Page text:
As a rallying cry, “Defend Our Democracy” is a stirring, clarion call. And an apparently spontaneous assembly of South Africans ready to confront the forces of political darkness is undoubtedly welcome.
Except that last week’s launch of the Defend Our Democracy (DOD) movement is only peripherally related to the threats that exist to the South African Constitution or law and order. What it’s really about is the defence of President Cyril Ramaphosa against his foes within the African National Congress.
The unstated aim is to ensure his political survival as leader of the “good” ANC. The unstated reasoning is that if Ramaphosa is unseated at the party’s leadership convention next year, the Constitution will become an early casualty of the rampant populism of the “bad” ANC — the Radical Economic Transformation (RET) bloc.
Were our political order functioning properly and not under the spell of liberation politics, such an intervention would not be necessary. Then, if the Constitution were threatened by extra-parliamentary groups, the revolutionaries would be jailed. Then, if the Constitution were threatened by the actions of the governing party, it would be voted out of power.
That’s because in the world’s robust democracies it is general elections that matter most to the governing party. Losing one’s majority brings a change of direction, policies and people.
But in fledgeling democracies, such as ours, it’s the governing party’s internal elections that matter most. With no existential threat from the opposition, everything is about controlling the machinery that dispenses patronage and decides succession.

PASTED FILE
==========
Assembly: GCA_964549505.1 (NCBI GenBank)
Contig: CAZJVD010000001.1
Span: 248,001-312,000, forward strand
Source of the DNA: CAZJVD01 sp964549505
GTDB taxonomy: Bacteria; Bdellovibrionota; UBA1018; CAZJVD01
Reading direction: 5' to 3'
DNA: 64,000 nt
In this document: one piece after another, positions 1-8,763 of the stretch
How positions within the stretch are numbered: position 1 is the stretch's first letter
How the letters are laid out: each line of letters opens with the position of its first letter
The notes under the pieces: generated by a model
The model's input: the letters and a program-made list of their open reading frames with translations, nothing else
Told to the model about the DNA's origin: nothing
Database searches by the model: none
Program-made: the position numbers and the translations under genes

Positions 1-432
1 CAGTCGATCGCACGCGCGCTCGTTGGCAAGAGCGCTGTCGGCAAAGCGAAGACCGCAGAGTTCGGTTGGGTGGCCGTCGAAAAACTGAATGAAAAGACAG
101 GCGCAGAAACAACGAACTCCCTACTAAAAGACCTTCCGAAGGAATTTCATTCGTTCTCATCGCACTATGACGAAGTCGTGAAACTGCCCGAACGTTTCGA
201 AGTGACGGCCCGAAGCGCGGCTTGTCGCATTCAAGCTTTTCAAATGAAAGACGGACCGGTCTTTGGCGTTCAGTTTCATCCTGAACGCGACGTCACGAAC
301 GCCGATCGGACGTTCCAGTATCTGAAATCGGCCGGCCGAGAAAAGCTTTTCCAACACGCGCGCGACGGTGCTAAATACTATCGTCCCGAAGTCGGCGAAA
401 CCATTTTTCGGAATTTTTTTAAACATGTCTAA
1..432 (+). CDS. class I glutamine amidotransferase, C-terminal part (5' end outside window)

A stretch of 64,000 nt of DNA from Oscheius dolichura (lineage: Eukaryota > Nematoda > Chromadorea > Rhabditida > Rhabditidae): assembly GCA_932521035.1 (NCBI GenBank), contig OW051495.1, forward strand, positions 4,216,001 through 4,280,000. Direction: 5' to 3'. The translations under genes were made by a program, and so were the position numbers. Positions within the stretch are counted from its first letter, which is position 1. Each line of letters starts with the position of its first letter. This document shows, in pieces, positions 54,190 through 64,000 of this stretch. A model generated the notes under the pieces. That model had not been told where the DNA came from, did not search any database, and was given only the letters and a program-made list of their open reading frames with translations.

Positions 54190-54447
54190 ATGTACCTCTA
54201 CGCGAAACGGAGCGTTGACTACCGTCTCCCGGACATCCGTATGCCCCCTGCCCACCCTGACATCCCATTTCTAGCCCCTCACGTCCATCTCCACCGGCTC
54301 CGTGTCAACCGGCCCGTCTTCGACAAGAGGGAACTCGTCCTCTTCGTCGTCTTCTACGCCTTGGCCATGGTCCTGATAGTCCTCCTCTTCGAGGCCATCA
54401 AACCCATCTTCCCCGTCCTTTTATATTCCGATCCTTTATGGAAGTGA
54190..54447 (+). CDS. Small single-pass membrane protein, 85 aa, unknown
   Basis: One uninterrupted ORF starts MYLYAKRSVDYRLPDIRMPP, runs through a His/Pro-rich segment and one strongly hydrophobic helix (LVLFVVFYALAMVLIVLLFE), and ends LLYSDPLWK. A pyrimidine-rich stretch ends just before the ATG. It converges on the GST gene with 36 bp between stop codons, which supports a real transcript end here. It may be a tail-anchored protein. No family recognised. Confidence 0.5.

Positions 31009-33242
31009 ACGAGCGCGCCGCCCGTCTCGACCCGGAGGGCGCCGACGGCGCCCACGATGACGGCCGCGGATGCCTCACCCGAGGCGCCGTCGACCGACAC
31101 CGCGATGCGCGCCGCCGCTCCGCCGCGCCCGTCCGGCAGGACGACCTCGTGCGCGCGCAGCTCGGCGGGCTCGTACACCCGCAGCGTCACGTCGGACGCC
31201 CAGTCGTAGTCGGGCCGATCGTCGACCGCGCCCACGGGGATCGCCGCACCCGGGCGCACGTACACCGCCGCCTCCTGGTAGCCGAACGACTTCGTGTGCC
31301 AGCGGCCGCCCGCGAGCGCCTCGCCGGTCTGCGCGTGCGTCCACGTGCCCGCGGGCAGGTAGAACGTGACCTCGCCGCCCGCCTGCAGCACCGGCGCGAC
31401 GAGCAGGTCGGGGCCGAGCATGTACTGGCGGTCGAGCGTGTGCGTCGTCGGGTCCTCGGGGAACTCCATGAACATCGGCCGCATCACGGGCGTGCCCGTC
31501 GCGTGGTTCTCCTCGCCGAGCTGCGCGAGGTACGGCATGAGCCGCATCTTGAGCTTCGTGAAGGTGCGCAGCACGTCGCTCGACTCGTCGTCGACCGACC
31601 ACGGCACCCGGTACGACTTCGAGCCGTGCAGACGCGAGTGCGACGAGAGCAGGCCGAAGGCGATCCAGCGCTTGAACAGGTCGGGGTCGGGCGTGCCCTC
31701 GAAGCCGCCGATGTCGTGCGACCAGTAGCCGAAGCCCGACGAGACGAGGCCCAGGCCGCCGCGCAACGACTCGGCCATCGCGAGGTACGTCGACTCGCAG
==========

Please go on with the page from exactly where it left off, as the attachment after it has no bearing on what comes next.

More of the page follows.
It makes for big-stakes internecine battles. To achieve Ramaphosa’s wafer-thin victory against Nkosazana Dlamini-Zuma in 2017, his campaign spent R400m. There is no reason to think that the Dlamini-Zuma camp’s expenditure, which allegedly included R19m from state security funds to buy “kingmaker” delegates, was substantially different.
Despite the subsequent three years of Ramaphosa’s soft-shoe shuffling and building “social compacts” with the various factions of the alliance, those opposing forces appear still to be pretty evenly matched. Arguably, the RET faction may even be gaining traction.
Last week, the ANC instructed its MPs to vote for a parliamentary inquiry that may impeach the RET’s secret friend, Public Protector, Busisiwe Mkhwebane. Although there was a three-line ANC whip — meaning only the dead, dying or detained are excused— 60 of the party’s 230 MPs defied the instruction.
Historically, disregarding the ANC whip was an act of political suicide. This is a party that demands — and almost invariably receives — the total obedience of its public representatives.
ANC MP Jennifer Ferguson ignored the whip in a 1997 abortion vote and soon afterwards resigned from Parliament. In 2011, ANC MP Ben Turok walked out of the vote on the controversial 2011 Secrecy Bill, while his colleague, Gloria Borman, abstained. Aided by Turok’s iconic status as a Struggle stalwart, they managed to ride out calls for their dismissal and threats of disciplinary action. Both, however, retired as MPs before the next general election.
The party’s response to the 60 who defied Ramaphosa has been markedly different. ANC Secretary-General Ace Magashule, when asked whether there would be repercussions, shot back, “What repercussions, when they’ve done the right thing?” And, within days, the ANC high command improbably announced that all 60 had valid excuses for not voting.
This increasingly brazen and defiant championing of the RET faction by Magashule is an indication of the group’s growing confidence that they can win a head-to-head confrontation with the Ramaphosa reformists.